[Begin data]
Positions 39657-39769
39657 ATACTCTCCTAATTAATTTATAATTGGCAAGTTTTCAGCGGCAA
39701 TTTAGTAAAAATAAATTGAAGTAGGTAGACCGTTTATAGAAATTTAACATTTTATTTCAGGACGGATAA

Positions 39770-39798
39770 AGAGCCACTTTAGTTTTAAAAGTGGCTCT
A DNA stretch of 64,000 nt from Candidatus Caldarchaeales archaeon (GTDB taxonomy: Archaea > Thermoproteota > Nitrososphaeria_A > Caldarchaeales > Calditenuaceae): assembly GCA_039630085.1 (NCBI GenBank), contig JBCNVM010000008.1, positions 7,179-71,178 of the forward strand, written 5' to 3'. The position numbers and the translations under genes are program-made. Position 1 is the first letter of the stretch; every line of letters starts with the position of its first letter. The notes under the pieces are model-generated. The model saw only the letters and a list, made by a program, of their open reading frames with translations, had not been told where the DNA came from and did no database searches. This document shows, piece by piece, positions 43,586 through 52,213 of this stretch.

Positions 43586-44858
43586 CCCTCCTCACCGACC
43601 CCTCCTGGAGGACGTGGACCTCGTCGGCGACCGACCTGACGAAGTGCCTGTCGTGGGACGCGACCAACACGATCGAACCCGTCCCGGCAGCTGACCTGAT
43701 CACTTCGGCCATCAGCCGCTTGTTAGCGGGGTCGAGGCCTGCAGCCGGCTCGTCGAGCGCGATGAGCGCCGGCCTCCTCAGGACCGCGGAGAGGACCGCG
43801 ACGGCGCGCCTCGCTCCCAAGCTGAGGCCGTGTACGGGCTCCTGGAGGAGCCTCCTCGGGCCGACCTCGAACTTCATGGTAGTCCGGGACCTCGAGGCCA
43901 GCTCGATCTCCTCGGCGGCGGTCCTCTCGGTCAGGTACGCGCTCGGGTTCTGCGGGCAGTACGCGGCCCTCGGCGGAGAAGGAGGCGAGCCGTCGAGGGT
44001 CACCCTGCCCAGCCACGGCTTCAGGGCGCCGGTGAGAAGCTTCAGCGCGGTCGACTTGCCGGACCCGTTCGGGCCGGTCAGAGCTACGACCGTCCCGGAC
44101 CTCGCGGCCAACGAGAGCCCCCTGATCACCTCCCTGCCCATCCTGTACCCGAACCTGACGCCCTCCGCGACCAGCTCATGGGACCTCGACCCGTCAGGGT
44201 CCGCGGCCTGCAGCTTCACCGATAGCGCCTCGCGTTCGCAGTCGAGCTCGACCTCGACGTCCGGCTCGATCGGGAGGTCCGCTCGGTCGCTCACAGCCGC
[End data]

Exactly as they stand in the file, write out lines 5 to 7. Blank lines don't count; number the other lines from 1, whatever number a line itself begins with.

39770 AGAGCCACTTTAGTTTTAAAAGTGGCTCT
A DNA stretch of 64,000 nt from Candidatus Caldarchaeales archaeon (GTDB taxonomy: Archaea > Thermoproteota > Nitrososphaeria_A > Caldarchaeales > Calditenuaceae): assembly GCA_039630085.1 (NCBI GenBank), contig JBCNVM010000008.1, positions 7,179-71,178 of the forward strand, written 5' to 3'. The position numbers and the translations under genes are program-made. Position 1 is the first letter of the stretch; every line of letters starts with the position of its first letter. The notes under the pieces are model-generated. The model saw only the letters and a list, made by a program, of their open reading frames with translations, had not been told where the DNA came from and did no database searches. This document shows, piece by piece, positions 43,586 through 52,213 of this stretch.

Positions 43586-44858